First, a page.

Photo: Varian Fry Institute

Fry arrived in Marseilles with $3,000 strapped to one leg and a list of 200 artists and intellectuals thought to be in particular danger. He quickly recognized that the number was much higher. At this time, there were no refugee programs or aid agencies to ensure the safety of refugees.

At the first hotel where he stayed, Fry met Dr. Frank Bohn, a representative of the American Federation of Labor and the Jewish Labor Committee, who was also in France to assist in evacuating refugees. Bohn briefed Fry on the situation in Marseille, helping him to plan out his work. He also met Albert Hirschman, a Jewish-German humanitarian and refugee, who became an integral part of the team, and Lena Fischmann, who became Fry’s secretary.

Over the next year and a half, Fry and his small team helped at least 1,500 refugees escape from France to Spain and provided support to more than 2,000 others. They helped people of all different faiths and national origins, including many who were Jewish, putting them in greater danger of Nazi capture and execution.

European refugees stand facing the camera, on board converted cargo ship sailing from Marseilles to Martinique, March 25, 1941.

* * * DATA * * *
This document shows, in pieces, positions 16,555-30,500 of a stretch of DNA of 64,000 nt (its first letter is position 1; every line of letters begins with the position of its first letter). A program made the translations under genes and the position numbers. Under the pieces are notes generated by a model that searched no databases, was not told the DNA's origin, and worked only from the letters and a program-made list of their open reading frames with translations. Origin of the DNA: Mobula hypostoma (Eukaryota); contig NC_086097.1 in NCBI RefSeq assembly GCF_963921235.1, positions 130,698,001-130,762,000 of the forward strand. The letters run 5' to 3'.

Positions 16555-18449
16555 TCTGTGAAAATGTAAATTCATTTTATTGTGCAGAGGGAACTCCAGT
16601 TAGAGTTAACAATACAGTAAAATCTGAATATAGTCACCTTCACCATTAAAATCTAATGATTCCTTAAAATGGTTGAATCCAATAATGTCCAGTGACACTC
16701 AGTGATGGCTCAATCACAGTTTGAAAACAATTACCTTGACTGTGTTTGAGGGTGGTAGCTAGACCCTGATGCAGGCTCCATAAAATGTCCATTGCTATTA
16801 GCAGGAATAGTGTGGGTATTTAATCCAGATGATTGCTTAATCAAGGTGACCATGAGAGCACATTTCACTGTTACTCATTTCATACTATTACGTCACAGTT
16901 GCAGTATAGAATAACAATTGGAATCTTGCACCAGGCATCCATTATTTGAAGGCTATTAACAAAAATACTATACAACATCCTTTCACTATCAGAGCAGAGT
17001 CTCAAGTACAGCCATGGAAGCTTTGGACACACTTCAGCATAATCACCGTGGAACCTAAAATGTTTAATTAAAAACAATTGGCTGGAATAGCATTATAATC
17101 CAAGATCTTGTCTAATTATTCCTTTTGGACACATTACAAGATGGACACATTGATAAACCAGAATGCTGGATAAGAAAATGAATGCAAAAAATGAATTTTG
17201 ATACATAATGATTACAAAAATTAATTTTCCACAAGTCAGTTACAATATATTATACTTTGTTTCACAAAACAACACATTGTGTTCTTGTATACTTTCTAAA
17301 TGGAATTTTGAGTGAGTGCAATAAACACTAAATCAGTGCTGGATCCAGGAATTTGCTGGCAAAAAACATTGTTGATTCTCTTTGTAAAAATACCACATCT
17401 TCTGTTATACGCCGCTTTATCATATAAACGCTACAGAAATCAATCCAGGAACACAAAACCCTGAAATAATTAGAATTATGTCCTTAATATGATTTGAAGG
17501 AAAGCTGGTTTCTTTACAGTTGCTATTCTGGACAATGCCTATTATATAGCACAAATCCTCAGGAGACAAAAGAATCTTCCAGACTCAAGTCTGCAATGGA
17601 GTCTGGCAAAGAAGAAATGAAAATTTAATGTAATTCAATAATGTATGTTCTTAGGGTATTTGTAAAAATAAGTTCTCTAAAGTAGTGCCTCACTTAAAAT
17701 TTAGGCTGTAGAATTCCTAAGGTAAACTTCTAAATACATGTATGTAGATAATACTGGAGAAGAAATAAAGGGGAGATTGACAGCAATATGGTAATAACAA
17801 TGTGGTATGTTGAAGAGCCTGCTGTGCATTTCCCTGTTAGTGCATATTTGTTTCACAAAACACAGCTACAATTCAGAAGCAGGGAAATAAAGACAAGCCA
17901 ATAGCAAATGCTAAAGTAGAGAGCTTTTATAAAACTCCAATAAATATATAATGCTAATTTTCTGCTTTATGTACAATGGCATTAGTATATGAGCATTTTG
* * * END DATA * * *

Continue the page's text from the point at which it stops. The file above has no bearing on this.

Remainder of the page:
European refugees assisted by the Emergency Rescue Committee on board the Capitaine Paul-Lemerle, a converted cargo ship sailing from Marseilles to Martinique, March 25, 1941.
Photo: United States Holocaust Memorial Museum

As Justus Rosenberg, the youngest member of Fry’s team, recalled: “I was running errands…but no ordinary errands. Errands to run with false papers, money, various documents to try to get the refugees who were trying to get somewhere out of occupied Germany.”

Among those spirited out of France were the artists Marc Chagall and Max Ernst, the philosopher Hannah Arendt, and Nobel Prize-winning medical researcher Otto Meyerhof.

1942: Fry’s expulsion from France and the formation of the International Rescue Committee (IRC)

The collaborationist Vichy French government learned of Fry’s efforts and expelled him in August 1941, “for helping Jews and anti-Nazis.” He ultimately returned to the U.S. where he continued to support refugees through advocacy, journalism and financially supported some refugees who were unable to leave Europe with his personal funds.

Still from Netflix series "Transatlantic".
Varian Fry is portrayed by actor Cory Michael Smith in the new Netflix series "Transatlantic", which depicts the story of Fry and his team's work evacuating refugees from Vichy France.
Photo: Netflix

In June 1942, Vichy officials closed the ERC office, forcing remaining staff in France to go underground. Many of them joined the French resistance movement and saved hundreds of other people.

Back in New York, Fry loudly, but in the end futilely, tried to alert the world to what would come to be known as the Holocaust.

“There are things so horrible that decent men and women find them impossible to believe."

“There are things so horrible that decent men and women find them impossible to believe,” Fry wrote in The New Republic in December 1942. Of the Nazis, he warned, “Their ends are the enslavement and annihilation of the Jews . . . [and] after them, of all the non-German peoples of Europe, and if possible, the entire world.”